Just about every persimmon blog post I've read already says this, but if you're new to the fruit, here's some info. There are two kinds of persimmons that you don't want to get confused. First, there's the fuyu, which is the short and squat kind that looks like a pumpkin/tomato hybrid. It has the consistency of an apple when you eat it (and it should have a similar feel when you buy it, crisp, not mushy), but it tastes so much brighter and sweeter than an apple. You also eat it just like an apple. Just slice, remove the core, and eat! You'll never look back! There's also the hachiya persimmon, which is tall and slender (like an acorn). These, I'm told, are bitter and nasty if you eat them when they're not fully ripened. When are they ripe? Well basically just when you think it's past ripe. I'm told the mushier the better. The hachiya are the kind you bake with. Once they are nice and soft, just pop them open, scoop out the soft innards, and enjoy in everything from cookies to pudding. I'd say it's kind of like pumpkin puree in usage and consistency. Though the guy at the store said he prefers to just eat it straight off the spoon. So if you haven't tried persimmons before, pick some up at the store this weekend. You won't be sorry! I ate my fuyu persimmons sliced over my morning cereal, mixed with my usual banana. It was fantastic. I am so getting more this weekend (Update, since I started this post last week, I did buy more over the weekend! Mwaha!).

Here's what I cooked up this last week:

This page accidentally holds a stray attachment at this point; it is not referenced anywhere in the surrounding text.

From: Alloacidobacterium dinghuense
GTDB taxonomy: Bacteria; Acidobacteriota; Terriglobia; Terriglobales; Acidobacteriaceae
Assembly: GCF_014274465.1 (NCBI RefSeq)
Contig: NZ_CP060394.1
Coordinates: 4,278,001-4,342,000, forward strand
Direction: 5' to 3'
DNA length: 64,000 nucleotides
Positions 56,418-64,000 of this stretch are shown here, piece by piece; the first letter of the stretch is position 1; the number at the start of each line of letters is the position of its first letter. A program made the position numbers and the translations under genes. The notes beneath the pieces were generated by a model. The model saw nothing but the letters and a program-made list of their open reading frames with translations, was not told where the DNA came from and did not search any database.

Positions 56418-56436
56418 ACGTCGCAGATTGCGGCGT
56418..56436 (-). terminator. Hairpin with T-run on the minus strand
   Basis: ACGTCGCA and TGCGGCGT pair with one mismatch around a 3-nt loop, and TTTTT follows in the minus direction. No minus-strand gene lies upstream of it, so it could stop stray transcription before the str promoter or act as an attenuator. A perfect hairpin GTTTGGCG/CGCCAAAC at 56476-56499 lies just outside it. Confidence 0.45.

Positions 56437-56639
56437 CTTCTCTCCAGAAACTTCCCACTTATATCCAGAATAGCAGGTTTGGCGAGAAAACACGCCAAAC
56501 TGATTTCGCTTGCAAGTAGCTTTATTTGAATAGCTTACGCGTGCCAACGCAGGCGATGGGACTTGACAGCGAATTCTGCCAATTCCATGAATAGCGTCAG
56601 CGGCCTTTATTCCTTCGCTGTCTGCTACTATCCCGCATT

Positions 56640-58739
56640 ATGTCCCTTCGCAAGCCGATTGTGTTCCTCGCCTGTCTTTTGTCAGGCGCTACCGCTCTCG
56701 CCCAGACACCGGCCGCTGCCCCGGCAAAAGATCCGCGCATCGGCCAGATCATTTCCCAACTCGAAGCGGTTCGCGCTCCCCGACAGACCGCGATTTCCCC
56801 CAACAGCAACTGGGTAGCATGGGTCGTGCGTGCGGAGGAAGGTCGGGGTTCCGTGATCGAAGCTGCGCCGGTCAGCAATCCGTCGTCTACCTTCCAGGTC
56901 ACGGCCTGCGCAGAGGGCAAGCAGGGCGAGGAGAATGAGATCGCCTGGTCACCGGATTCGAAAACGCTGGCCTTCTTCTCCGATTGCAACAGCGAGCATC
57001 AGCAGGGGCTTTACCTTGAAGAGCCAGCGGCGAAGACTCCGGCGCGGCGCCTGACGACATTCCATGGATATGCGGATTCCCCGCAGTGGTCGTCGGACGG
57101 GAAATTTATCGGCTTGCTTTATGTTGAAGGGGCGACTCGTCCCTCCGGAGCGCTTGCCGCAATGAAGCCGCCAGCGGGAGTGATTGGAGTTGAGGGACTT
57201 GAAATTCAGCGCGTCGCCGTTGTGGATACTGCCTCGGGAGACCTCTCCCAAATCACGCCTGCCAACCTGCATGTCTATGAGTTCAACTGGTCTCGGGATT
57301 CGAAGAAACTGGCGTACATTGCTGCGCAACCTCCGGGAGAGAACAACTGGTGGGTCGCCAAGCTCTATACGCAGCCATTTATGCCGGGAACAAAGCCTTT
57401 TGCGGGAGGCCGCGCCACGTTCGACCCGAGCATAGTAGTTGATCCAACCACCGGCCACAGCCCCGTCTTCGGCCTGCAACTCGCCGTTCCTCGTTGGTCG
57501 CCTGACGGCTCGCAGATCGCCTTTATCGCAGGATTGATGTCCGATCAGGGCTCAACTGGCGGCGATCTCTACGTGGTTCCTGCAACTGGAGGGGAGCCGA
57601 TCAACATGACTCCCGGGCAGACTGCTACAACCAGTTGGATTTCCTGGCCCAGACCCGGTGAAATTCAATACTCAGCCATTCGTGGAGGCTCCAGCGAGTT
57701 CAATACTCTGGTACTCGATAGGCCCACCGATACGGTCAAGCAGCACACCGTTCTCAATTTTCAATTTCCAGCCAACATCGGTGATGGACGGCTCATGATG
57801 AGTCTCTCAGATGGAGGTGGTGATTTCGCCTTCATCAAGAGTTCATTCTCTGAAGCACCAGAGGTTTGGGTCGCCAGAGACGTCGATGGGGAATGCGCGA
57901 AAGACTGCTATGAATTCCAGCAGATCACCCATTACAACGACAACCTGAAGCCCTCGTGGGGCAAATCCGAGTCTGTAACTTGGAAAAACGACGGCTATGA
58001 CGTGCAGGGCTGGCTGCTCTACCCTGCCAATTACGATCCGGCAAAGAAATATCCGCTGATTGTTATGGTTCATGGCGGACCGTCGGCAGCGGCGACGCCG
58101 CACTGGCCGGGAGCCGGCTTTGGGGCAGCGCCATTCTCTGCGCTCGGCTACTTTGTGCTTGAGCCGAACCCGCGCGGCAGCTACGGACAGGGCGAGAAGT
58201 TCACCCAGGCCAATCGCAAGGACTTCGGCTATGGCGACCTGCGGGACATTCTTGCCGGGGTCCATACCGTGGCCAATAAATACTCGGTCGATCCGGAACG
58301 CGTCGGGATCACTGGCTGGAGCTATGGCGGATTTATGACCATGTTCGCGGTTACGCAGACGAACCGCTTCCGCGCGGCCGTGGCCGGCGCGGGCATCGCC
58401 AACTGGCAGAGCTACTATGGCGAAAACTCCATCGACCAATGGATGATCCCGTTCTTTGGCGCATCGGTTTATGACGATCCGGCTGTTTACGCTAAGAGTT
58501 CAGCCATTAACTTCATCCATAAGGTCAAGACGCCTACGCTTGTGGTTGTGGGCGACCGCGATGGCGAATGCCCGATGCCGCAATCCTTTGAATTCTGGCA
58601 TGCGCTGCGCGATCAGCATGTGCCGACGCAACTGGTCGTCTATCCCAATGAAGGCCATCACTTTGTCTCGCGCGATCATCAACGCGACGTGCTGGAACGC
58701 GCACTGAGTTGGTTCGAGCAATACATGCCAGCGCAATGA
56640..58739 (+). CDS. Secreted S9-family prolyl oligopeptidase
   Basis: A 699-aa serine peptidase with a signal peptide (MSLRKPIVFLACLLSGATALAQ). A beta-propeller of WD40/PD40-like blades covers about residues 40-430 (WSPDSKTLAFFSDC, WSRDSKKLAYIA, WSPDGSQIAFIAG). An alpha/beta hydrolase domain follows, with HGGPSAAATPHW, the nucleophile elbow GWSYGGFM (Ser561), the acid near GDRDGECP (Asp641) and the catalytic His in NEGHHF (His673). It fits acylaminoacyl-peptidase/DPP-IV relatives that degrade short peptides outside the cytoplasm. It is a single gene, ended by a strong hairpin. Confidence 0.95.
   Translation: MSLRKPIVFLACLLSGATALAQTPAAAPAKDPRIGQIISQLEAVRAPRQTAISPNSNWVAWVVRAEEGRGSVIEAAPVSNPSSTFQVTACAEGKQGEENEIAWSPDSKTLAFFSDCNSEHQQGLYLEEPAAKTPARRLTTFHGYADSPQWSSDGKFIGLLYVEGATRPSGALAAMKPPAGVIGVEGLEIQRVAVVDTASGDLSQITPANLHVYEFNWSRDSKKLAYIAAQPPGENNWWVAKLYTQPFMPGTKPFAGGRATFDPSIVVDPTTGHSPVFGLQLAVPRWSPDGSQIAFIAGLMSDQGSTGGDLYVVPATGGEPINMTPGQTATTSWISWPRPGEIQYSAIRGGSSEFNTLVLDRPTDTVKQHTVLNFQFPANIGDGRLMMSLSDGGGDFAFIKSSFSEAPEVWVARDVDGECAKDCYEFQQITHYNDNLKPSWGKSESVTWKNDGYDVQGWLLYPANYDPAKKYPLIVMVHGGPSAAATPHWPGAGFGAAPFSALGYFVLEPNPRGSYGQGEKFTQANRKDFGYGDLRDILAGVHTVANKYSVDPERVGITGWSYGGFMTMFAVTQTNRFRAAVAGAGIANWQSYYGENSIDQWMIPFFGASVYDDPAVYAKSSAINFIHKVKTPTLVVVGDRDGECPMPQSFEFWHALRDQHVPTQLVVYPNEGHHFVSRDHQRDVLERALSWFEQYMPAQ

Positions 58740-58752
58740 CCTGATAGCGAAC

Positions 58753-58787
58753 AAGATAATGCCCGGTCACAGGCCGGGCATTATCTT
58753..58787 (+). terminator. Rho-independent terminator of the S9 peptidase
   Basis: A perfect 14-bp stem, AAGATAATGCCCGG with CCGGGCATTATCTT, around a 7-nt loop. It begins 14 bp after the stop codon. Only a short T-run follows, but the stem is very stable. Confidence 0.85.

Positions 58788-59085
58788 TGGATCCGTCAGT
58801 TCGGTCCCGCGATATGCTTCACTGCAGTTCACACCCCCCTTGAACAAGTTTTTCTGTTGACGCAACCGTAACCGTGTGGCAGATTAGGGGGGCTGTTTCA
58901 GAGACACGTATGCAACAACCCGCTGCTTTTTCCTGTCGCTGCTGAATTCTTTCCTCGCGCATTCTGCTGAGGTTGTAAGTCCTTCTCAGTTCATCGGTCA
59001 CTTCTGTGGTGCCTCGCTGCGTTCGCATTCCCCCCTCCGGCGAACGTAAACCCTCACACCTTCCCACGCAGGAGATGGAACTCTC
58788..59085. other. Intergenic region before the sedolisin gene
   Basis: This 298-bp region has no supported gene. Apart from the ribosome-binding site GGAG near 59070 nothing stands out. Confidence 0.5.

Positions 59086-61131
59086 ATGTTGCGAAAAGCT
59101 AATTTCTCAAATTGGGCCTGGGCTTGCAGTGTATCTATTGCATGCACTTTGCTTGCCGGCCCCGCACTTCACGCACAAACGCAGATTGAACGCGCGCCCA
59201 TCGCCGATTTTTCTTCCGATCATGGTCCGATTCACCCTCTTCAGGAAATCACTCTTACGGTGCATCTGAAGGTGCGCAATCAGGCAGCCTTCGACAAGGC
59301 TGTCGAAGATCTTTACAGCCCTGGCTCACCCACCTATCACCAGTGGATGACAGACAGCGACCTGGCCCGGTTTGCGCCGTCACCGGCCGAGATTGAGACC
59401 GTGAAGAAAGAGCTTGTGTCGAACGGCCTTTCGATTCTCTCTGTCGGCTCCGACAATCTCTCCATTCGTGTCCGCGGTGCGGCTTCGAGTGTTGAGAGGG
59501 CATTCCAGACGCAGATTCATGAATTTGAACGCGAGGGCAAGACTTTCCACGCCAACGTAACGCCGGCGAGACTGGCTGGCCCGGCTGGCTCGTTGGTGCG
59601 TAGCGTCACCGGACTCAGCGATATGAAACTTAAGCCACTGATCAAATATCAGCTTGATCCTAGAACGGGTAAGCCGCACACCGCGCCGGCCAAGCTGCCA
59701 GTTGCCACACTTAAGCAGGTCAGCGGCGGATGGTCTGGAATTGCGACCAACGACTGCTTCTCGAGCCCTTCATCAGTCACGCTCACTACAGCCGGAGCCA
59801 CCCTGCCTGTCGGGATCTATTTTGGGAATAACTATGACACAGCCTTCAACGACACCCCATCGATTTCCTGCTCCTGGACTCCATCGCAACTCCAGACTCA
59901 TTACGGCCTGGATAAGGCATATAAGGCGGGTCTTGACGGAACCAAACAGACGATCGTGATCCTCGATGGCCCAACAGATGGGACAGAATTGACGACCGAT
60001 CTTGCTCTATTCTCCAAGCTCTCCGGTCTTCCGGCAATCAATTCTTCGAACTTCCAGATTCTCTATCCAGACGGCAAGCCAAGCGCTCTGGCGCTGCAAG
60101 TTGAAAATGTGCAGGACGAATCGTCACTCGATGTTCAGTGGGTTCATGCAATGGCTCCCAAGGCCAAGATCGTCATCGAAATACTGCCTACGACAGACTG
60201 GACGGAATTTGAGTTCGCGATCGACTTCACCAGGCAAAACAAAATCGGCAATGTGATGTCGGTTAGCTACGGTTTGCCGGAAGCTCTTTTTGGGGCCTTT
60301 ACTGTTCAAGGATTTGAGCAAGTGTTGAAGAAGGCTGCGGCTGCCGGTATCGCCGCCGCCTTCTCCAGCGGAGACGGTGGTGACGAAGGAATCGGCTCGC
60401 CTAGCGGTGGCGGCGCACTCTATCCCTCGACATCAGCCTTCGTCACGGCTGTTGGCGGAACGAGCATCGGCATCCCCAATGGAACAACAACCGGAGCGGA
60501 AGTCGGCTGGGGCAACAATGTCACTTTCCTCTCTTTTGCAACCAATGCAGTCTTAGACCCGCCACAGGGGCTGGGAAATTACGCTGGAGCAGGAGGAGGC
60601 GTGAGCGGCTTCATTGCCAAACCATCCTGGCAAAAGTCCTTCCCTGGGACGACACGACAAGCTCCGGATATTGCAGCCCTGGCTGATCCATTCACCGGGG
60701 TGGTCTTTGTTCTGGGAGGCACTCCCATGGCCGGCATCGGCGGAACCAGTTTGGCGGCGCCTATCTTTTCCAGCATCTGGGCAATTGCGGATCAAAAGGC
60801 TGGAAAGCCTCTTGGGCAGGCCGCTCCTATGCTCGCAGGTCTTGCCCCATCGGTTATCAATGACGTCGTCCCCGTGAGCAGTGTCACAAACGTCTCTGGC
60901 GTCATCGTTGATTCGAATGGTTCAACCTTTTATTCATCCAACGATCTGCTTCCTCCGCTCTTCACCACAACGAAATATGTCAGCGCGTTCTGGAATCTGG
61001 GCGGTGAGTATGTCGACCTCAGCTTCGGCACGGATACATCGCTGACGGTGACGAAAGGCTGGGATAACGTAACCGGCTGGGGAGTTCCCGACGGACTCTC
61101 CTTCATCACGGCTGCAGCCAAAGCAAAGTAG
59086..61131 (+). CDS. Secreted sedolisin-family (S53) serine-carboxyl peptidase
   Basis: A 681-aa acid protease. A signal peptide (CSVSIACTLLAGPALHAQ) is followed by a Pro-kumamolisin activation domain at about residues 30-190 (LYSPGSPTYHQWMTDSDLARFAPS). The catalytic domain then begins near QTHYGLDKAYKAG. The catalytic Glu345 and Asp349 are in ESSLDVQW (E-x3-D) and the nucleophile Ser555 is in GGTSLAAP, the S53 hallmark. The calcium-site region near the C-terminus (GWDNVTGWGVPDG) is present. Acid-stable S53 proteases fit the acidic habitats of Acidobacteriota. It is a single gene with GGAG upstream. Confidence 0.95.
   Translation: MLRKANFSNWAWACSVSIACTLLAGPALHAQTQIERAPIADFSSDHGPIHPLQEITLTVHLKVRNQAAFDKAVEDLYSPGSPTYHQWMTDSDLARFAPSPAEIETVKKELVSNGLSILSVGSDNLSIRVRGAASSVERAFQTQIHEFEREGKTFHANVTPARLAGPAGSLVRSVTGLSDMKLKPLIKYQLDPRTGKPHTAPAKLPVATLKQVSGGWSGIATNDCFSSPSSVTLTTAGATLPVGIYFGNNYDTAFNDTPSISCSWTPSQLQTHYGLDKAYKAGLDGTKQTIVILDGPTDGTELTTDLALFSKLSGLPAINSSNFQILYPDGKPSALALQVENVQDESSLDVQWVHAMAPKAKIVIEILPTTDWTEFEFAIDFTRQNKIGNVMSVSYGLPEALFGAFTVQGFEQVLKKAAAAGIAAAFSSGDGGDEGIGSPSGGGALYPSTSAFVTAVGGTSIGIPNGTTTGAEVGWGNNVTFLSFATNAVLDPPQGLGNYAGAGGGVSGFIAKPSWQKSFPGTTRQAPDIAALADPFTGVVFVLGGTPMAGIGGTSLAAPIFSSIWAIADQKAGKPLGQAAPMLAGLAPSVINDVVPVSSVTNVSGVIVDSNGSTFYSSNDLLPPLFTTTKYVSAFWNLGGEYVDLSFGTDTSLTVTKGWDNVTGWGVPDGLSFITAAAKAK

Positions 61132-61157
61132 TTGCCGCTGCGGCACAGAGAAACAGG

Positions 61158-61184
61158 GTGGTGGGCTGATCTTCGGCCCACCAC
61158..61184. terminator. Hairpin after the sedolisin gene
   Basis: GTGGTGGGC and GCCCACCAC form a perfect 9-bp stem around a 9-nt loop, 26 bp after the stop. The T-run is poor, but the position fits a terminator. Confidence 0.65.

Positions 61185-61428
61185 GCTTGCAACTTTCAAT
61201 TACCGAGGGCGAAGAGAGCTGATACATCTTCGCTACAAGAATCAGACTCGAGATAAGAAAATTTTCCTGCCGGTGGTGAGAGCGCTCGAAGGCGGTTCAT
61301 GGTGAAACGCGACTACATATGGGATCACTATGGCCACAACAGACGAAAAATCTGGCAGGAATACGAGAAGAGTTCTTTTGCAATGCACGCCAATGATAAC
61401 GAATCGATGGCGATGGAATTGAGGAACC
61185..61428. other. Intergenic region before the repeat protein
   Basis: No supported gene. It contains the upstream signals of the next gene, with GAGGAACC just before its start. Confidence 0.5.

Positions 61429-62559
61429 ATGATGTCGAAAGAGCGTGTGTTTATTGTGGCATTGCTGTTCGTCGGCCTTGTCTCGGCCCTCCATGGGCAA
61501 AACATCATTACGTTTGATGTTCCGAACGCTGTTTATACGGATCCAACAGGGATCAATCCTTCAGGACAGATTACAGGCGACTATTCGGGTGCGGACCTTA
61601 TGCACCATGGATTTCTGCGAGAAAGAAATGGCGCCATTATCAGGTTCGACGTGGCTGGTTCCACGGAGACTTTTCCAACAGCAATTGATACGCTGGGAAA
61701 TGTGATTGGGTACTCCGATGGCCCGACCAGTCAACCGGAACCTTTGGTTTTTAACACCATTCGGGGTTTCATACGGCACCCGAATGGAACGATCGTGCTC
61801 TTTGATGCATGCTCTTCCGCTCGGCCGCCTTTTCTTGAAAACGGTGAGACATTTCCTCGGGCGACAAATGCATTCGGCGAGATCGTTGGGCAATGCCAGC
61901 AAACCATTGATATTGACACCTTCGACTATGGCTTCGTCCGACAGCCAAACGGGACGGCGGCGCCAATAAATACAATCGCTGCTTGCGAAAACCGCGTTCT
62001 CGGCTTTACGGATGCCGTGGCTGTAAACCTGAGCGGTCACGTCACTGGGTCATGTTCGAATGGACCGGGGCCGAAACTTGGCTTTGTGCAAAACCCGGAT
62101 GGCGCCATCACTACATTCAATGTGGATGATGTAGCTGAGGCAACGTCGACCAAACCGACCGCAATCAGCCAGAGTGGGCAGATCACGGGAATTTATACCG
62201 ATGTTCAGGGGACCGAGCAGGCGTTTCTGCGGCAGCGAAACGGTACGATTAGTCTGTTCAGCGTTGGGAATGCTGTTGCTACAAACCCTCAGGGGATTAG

• Black bean and pumpkin soup, courtesy of NPR Kitchen Window. I know, I said pumpkin soups didn't entice me. Well black beans are a whole other matter. This is one of the better soups I've ever made. As Husband put it, it speaks volumes that he didn't feel the need to reach for the hot sauce when eating this soup. Because it is already so flavorful, literally nothing else is needed. Except a spoon. Though I think I could make do with just stuffing my face in the bowl and drinking it. All the ingredients in this soup really came together to create some really complex flavors. The tomatoes with the green chiles are a must. If you want to make this soup but don't have these on hand (either because your store doesn't carry canned tomatoes with green chiles or because you would rather use what you already have in your pantry), definitely add a small can of green chiles separately. The spice from the chiles added with the hefty amount of cumin created a fantastic smoky flavor that kept every bite interesting. And of course, was the perfect compliment to the chorizo, which was just fantastic. I got the...loose kind? The kind not in casings because that's what the store had. But I really like how it broke up and provided flavor throughout without really changing the texture, so I think in the future I would take the casings off anyway. I'm not one for random chunks in my soup. The sherry provided...ok, I am so bad at identifying what it is that liquor does to food to make it taste so good. But it keeps it from tasting bland or boring. Keeps your mouth entertained. Booze and pumpkin are just a match made in heaven, I think. My only negative would perhaps be that the pumpkin gets a bit lost in the soup. Black beans and chiles are a strong flavor against the mildness of the pumpkin, but it definitely provided a sweetness that probably kept the soup from being a bit overpowering, not to mention adding to the creamy texture. I plan to stock pile canned pumpkin while I can so I can make this soup year round. It is seriously that good. Make it! Unfortunately, the soup disappeared before I could get a picture of it. I also didn't get a chance to serve the soup in a pumpkin tureen, which I actually would have done, had fate seen fit to let me have a proper Halloween dinner like I was hoping for. I ended up having to go out of town last minute, which wouldn't have left me enough time for making up a whole fancy dinner (I need at least a day of shopping for that, right?). But the bigger obstacle was that no one wanted to come over for dinner. Is my cooking that bad?